Cedar Rapids Gazette (Newspaper) - July 16, 1974, Cedar Rapids, Iowa
For Better Health
Doctors Should Keep Trying
To Help Uncooperative Patient
By Dr. S. L. Andelman
What does the doctor do with a patient who refuses to follow his doctor’s orders? Should he just charge him off as “uncooperative” or should the doctor keep trying to persuade the patient to do what he should do?
By all means keep trying, doctors. That advice, which I strongly believe myself, comes from the American Medical Assn The AMA says that patient noncompliance with a doctor s orders is a serious medical problem in itself — one that deserves more attention from the medical profession.
Studies show that at least one-third of the patients studied failed to do as their doctors suggested; in some studies as many as half the patients failed to follow their doctors' orders. Not doing as his doctor says not only reduces the benefits a patient could could get from medical care but is expensive — in both economic and human terms —
S. L. Andelman
and is frustrating for the doctor
That's why the AMA is suggesting several techniques that doctors can use to get the problem patient to follow medical adv ice
Tackle the problem patient from four angles, the AMA says, taking into consideration the factors that have been found to be at the root of the problem — psychological factors, environmental and social factors, the therapeutic regimen and the physician-patient relationship
Patients who resist medical directions for psychological reasons often see themselves as less susceptible to illness.
I hey tell themselves it won t happen to mc
Env ironmental and social factors influencing the problem patient include poverty and unemployment Lath of money, lack of transportation. family problems at home all contribute* to neglect of the doctor's orders Here s where social agencies can often help
A realistic therapeutic regimen is also suggested — that is, one* that doesn't entail too drastic a change in lifestyle. Physicians can also improve a patient’s treatment by taking the time to establish a friendly rapport with him, so that patient respects and likes the doctor. It s also important for the doctor to educate his patient as to the exal t physical condition and the reasons for following medical advice
lf you're one of those patients who doesn’t follow your doctor's orders, think about the above. You may even want to discuss it with your doctor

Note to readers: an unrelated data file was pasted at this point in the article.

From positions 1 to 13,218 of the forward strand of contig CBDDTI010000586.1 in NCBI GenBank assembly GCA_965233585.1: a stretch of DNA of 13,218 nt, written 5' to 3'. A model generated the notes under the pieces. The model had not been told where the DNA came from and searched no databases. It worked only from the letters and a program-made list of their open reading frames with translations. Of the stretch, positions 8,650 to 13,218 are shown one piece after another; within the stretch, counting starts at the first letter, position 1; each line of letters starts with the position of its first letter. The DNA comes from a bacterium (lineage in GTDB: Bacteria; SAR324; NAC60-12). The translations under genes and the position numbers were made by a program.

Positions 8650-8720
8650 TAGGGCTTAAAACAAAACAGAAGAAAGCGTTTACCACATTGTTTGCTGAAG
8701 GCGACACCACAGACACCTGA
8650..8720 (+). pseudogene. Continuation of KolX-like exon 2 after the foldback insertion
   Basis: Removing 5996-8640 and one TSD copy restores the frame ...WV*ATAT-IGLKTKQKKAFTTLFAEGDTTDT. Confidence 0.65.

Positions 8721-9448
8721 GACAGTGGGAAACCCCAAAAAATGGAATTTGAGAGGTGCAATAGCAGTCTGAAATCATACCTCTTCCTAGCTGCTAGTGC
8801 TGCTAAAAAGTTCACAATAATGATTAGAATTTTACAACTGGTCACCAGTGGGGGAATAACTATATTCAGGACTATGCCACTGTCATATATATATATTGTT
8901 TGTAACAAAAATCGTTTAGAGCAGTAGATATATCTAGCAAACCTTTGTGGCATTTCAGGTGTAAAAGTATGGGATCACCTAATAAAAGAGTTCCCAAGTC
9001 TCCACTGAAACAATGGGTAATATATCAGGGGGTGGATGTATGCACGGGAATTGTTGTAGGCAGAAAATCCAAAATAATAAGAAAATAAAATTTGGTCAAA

By Oswald & James Jacoby
The game was match point duplicate. West s opening two-spade bid was one of those weak two-bids that have become quite popular in tournament and some rubber bridge circles.
The bid would have worked out very well if East had not been greedy. Two spades would not make and with normal play thiee clubs would have been down one, but East elected to make one of those match-point doubles designed to pick up 200 points if lucky.
A K 106
▼ KQ10 7 4
A A Q J 9 8 4
V A J 8 3
A J 9 7 2
♦ QID 8 5
♦ Q J 8 6
A A K 3
♦ AK 10 9 4
Pass 3 A
The Investors Quide
He wasn't lucky. West opened the nine of hearts The queen was played from dummy and after prolonged thought East let it hold. South led a trump from dummy and East played low quickly, but unsuccessfully. South believed the double and finessed his IO After this it was a simple matter for South to cash his top diamonds; ruff the last one; cash his ace and king of trumps, and eventually wind up with nine tricks and the top score East had hoped for.
East blamed his partner for not opening and continuing spades, but that defense would not have worked either provided South played East for both club honors as he surely would have against whatever line of defense was used against him
The bidding has been West North East
I N T Pass
You, South, hold 4 A Q 6 5 4 f A Q 6 5 4 4 A K A 2 What do you do now’’
A —Bid three hearts. You want to be in game and this jump in a new suit is forcing.
TODAY 8 QUESTION
Your partner continues to three notrump What do you do now'*
ON THIS DATE in 1971. a former White House aide, Alexander Butterfield, disclosed that President Nixon had secret listening devices in the White House.
For the Finest in Paints
Bv Sam Shulsky
Q — You have mentioned
that a large block of stock may
be traded without much price
movement on the ticker
because the trade represented
a transfer of stock between two